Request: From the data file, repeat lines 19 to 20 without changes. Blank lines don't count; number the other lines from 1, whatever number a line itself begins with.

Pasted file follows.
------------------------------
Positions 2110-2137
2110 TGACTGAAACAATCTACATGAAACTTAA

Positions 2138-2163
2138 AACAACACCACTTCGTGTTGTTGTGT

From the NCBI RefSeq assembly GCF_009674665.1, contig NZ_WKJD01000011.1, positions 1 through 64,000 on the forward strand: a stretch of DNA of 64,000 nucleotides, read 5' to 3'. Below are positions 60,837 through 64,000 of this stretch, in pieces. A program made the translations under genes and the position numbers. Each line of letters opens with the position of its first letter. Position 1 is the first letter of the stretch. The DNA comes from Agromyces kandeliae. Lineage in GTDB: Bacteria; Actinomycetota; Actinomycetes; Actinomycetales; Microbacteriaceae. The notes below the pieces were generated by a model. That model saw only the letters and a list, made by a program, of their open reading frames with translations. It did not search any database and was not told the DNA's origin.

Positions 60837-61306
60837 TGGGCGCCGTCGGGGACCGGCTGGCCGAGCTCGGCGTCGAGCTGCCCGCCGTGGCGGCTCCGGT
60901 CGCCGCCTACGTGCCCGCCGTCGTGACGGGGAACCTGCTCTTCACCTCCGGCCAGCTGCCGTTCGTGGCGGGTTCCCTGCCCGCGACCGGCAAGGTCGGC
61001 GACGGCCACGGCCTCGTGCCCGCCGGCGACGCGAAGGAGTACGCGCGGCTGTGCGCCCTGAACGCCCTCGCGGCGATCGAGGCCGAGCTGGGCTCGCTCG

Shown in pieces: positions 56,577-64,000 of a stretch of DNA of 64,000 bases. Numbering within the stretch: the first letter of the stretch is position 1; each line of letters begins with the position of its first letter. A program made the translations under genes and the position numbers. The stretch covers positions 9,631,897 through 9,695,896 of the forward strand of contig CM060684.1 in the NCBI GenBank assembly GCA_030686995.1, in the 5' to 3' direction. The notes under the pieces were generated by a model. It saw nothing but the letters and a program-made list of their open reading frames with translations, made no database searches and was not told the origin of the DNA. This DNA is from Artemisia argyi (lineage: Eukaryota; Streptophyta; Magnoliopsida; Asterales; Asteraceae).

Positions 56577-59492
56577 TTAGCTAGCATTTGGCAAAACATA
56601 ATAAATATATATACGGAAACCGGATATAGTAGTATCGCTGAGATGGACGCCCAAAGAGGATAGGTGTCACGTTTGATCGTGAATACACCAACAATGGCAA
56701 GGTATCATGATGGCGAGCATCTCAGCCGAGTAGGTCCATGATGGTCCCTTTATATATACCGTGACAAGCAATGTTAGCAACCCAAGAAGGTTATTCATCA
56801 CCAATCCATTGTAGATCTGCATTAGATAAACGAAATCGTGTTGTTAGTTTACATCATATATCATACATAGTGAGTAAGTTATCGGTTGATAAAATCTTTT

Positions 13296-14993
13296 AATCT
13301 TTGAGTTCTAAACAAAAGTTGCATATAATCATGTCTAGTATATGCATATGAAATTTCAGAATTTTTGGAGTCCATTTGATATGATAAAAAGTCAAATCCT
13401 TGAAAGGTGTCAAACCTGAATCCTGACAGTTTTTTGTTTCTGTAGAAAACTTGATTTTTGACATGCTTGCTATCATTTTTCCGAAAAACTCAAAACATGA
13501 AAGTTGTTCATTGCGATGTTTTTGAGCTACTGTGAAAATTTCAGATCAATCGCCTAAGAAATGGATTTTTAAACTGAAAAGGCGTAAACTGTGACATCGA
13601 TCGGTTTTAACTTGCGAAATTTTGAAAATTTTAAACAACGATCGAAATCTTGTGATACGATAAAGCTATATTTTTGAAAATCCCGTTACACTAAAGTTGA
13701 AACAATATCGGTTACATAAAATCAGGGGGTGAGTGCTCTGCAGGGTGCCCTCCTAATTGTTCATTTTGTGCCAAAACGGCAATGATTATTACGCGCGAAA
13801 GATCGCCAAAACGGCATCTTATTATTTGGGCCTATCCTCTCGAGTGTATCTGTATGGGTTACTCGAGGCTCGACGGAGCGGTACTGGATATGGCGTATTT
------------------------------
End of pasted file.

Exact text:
13401 TGAAAGGTGTCAAACCTGAATCCTGACAGTTTTTTGTTTCTGTAGAAAACTTGATTTTTGACATGCTTGCTATCATTTTTCCGAAAAACTCAAAACATGA
13501 AAGTTGTTCATTGCGATGTTTTTGAGCTACTGTGAAAATTTCAGATCAATCGCCTAAGAAATGGATTTTTAAACTGAAAAGGCGTAAACTGTGACATCGA